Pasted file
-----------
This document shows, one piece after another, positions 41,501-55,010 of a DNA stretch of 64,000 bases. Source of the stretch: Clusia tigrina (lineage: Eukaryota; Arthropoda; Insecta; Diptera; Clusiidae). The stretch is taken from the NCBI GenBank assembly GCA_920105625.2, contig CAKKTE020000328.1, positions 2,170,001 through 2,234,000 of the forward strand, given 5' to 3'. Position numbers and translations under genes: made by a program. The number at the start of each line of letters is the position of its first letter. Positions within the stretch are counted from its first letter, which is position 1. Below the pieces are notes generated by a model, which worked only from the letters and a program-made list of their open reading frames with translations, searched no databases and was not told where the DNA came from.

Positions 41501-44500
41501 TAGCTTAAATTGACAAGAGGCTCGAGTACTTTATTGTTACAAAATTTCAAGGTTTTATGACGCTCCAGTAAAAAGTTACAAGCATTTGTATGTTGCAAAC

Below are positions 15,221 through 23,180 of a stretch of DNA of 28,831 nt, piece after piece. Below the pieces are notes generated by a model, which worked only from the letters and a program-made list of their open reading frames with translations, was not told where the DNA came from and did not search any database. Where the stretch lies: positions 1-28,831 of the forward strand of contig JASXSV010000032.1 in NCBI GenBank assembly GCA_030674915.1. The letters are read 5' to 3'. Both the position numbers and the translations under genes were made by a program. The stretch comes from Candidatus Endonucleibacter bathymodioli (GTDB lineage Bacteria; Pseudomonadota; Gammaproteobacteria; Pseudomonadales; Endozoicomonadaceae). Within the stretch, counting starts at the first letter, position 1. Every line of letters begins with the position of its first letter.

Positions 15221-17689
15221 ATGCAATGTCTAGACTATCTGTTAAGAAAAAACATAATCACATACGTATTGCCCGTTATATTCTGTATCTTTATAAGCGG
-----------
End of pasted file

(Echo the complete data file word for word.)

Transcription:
This document shows, one piece after another, positions 41,501-55,010 of a DNA stretch of 64,000 bases. Source of the stretch: Clusia tigrina (lineage: Eukaryota; Arthropoda; Insecta; Diptera; Clusiidae). The stretch is taken from the NCBI GenBank assembly GCA_920105625.2, contig CAKKTE020000328.1, positions 2,170,001 through 2,234,000 of the forward strand, given 5' to 3'. Position numbers and translations under genes: made by a program. The number at the start of each line of letters is the position of its first letter. Positions within the stretch are counted from its first letter, which is position 1. Below the pieces are notes generated by a model, which worked only from the letters and a program-made list of their open reading frames with translations, searched no databases and was not told where the DNA came from.

Positions 41501-44500
41501 TAGCTTAAATTGACAAGAGGCTCGAGTACTTTATTGTTACAAAATTTCAAGGTTTTATGACGCTCCAGTAAAAAGTTACAAGCATTTGTATGTTGCAAAC

Below are positions 15,221 through 23,180 of a stretch of DNA of 28,831 nt, piece after piece. Below the pieces are notes generated by a model, which worked only from the letters and a program-made list of their open reading frames with translations, was not told where the DNA came from and did not search any database. Where the stretch lies: positions 1-28,831 of the forward strand of contig JASXSV010000032.1 in NCBI GenBank assembly GCA_030674915.1. The letters are read 5' to 3'. Both the position numbers and the translations under genes were made by a program. The stretch comes from Candidatus Endonucleibacter bathymodioli (GTDB lineage Bacteria; Pseudomonadota; Gammaproteobacteria; Pseudomonadales; Endozoicomonadaceae). Within the stretch, counting starts at the first letter, position 1. Every line of letters begins with the position of its first letter.

Positions 15221-17689
15221 ATGCAATGTCTAGACTATCTGTTAAGAAAAAACATAATCACATACGTATTGCCCGTTATATTCTGTATCTTTATAAGCGG